Malte Zeeck, Founder & Co-CEO of InterNations, describes his flying visit to Romania’s bustling capital, giving us five recommendations on things to see and do.
From Infamous Leaders to Showy Palaces: A Revolutionary Rebirth
Romania has a really fascinating history, which is reflected throughout Bucharest. On my first day I decided to take a look at the (in)famous Palace of Parliament — one of the best-known and most controversial buildings in Romania, which also happens to be the world’s second-largest building by surface area. I must admit that, in this case, “palace” is a bit of an understatement.
I was told that Dictator Nicolae Ceauşescu initiated its construction in the hope that it would be the prime achievement of his Centrul Civic urban development plan. The reaction of the population was mixed, to say the least — but I’ll leave the historical details to the experts. Just trust me when I say the Palace of Parliament is a must-see for anyone visiting Bucharest.
Seeing the Palace fueled my interest in seeing more representations of Romania’s history, so I decided to visit Revolution Square. It was in this very square that Ceauşescu gave the fateful speech that led to revolution in Romania and, ultimately, his execution.
One of the most eye-catching local landmarks is the Memorial of Rebirth, which commemorates the struggle of those who joined the fight to overthrow communism in Romania. The square is not only for those who consider themselves history buffs, however, as the architecture of the surrounding buildings was also a sight to behold.
Modern Movement: Art in the Capital
One of the buildings surrounding Revolution Square is the National Museum of Art, housed in what was formerly the royal palace. Home to Romania’s largest collection of art, the museum is split into two different galleries, and I decided to wander around both.
The first — the National Gallery — primarily houses Romanian artwork that represents the country through the ages, and I found it fascinating how Romania’s progression is mirrored in the art on display, from the golden splendor of medieval icons to the austere minimalism of Brâncuşi’s sculpture The Prayer. The second of the galleries — the European Art Gallery — focuses, as the name suggests, on European artwork, both old and new.
My recent trips to other cities in Europe have really sparked my interest in art, but my favorite part of the museum was the building itself. As you walk through the galleries, you can really tell that it used to be the home of the royal family. It’s such a grand building, with high ceilings, marble floors, and lofty rooms fit for a king.
The 1930s: “Paris of the East”
In the early 20th century, Bucharest was given the nickname “Little Paris”, and I was curious to find out why. The first undeniable similarity is the Arcul de Triumf — what can only be described as a replica of Paris’ Arc de Triomphe. Originally made from wood and erected in 1878, the triumphal arch was built for the troops to march under after Romania victoriously became an independent nation.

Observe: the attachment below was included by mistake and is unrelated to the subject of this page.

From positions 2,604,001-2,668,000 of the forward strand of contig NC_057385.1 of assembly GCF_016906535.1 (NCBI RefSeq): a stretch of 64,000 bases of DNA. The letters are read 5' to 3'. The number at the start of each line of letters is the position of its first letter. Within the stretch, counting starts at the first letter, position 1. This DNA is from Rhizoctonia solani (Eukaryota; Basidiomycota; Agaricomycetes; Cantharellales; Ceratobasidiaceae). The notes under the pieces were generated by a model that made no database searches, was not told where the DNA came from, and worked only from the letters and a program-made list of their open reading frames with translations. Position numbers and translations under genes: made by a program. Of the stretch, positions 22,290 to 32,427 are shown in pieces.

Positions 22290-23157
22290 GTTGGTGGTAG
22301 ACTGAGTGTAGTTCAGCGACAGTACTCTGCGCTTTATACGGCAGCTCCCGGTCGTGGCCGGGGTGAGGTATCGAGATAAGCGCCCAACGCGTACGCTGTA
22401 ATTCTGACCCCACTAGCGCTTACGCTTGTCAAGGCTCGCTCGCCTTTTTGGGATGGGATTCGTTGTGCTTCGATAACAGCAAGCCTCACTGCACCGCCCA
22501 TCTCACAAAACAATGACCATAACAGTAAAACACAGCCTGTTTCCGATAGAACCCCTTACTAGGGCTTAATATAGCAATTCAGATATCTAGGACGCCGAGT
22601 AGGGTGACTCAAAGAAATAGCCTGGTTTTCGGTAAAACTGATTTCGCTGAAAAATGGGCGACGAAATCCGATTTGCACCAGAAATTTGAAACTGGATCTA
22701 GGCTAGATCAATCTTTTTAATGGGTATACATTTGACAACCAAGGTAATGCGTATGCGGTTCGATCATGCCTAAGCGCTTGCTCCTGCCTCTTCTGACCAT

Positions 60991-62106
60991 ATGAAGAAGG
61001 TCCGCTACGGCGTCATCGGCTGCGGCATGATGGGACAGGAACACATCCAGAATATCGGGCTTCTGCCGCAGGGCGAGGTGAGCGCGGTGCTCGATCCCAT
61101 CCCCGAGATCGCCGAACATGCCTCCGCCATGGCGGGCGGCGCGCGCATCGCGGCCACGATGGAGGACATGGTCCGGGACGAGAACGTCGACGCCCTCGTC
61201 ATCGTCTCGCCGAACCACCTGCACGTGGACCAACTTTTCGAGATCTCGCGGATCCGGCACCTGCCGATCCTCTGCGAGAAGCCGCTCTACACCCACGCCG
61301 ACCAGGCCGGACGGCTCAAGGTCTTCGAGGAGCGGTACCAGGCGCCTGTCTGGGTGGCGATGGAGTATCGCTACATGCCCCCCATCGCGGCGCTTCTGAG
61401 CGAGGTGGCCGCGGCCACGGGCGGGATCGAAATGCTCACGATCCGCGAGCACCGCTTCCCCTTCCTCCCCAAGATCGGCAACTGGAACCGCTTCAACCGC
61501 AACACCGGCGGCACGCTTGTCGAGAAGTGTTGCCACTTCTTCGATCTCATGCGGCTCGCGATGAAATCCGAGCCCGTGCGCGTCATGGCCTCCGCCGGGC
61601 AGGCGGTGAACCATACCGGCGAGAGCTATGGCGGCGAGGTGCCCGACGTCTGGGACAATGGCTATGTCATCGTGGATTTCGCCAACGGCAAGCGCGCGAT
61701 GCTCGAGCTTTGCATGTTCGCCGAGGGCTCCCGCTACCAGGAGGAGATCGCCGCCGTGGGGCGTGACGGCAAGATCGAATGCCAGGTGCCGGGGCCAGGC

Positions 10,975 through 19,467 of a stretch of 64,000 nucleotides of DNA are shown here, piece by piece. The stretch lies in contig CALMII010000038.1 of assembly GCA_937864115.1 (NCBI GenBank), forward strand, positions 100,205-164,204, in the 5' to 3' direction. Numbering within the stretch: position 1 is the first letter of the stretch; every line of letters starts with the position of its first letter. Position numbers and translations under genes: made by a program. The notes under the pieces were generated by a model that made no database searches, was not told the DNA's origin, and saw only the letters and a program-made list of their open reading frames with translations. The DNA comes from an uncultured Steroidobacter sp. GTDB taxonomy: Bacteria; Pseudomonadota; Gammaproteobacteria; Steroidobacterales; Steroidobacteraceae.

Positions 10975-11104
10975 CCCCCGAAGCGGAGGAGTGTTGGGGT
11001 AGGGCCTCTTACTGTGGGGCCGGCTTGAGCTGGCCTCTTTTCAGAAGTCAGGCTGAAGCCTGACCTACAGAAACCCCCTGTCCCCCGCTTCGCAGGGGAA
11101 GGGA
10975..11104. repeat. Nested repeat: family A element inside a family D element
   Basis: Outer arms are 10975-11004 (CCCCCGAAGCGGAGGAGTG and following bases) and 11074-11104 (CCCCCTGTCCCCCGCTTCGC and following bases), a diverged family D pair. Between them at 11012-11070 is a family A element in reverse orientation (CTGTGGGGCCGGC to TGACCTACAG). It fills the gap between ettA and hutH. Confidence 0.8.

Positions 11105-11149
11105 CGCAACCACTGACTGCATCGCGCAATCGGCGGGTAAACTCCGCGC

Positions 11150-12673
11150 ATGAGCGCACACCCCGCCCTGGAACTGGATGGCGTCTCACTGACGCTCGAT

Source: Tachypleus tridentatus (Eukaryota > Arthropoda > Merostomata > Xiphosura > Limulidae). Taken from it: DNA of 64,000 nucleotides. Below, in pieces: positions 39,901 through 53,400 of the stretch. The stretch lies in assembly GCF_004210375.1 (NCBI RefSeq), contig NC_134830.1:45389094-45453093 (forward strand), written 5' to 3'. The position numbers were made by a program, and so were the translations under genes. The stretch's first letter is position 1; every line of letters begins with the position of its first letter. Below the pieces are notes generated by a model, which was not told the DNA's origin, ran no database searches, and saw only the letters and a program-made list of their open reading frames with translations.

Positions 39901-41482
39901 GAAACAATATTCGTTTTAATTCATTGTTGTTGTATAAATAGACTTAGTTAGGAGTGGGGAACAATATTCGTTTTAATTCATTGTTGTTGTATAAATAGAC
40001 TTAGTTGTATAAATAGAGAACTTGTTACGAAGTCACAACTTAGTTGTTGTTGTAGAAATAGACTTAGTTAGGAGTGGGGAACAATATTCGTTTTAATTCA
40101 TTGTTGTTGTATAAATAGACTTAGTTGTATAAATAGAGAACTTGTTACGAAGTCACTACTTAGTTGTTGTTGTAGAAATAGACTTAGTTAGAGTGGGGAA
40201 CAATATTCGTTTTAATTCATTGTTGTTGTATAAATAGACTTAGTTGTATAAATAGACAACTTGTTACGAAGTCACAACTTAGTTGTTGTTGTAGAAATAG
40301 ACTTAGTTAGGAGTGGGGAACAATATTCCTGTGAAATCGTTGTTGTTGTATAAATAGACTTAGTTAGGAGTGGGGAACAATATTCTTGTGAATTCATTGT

The elegant architecture, like that of the National Museum of Art mentioned above, is another reason why Bucharest earned its nickname. Also, like in Paris itself, there are a number of beautiful gardens and parks situated throughout Bucharest.
Don’t miss out on the pleasure of spending an afternoon wandering through HerÄ�strÄ�u Park — a truly stunning green space surrounding HerÄ�strÄ�u Lake. Much like the Englischer Garten in Munich, it really does make you feel like you’ve escaped the city. When you see the tree-lined pathways and the Belle Époque-style buildings firsthand, the city undeniably has a certain Parisian flair.
The “Original” Dracula: Not Just From Transylvania
A visit to Romania just wouldn’t be complete without a mention of vampires and, although your mind might go straight to Transylvania, Vlad the Impaler — otherwise known as Vlad Dracula — is (allegedly) buried just 25 miles outside of Bucharest.
I found the obscurity of the whole story fascinating. Thanks to his final resting place, some argue that Bucharest is the home of the “original” Dracula, but the real biography of Vlad the Impaler, as well as his reputation as either a bloodthirsty tyrant or a strict but just sovereign, is highly debated.
Nevertheless, you can still pay your respects to the infamous ruler at the Old Princely Court. There, a bust of Vlad the Impaler stares over the courtyard and is definitely worth a look at if you’re interested in the inspiration for Bram Stoker’s vampire lore. If you’re brave enough, there’s also the opportunity to explore the remains of the former court from which Vlad once ruled. I politely declined on this offer — obviously not because I was afraid!
Experiencing Romanian Culture through Cuisine
No matter where you go, sampling some traditional street food is a must. Never being one to turn down an authentic local specialty, I decided to try some mici. Mici is various types of meat, ground together with spices and rolled into a sort of sausage shape. I had mine with some French fries and Romanian pickles — the one aspect of that tasty dish I could definitely do without.
On my last evening in Bucharest, I decided to have dinner at Aqua, a stunning Mediterranean restaurant, situated right beside Lacul Floreasca, with a spacious and airy patio overlooking the lake. The food there was incredible and the delicious meal, paired with the chilled yet sophisticated atmosphere, made for a wonderful final evening in Romania’s capital.
Not wanting to end the night yet, I made my way over to Nuba, a restaurant and bar specializing in Asian fusion cuisine, for a few drinks. This may not sound very traditional for Romania, but it really was a lovely end to a great trip.
(Image credit: iStockphoto)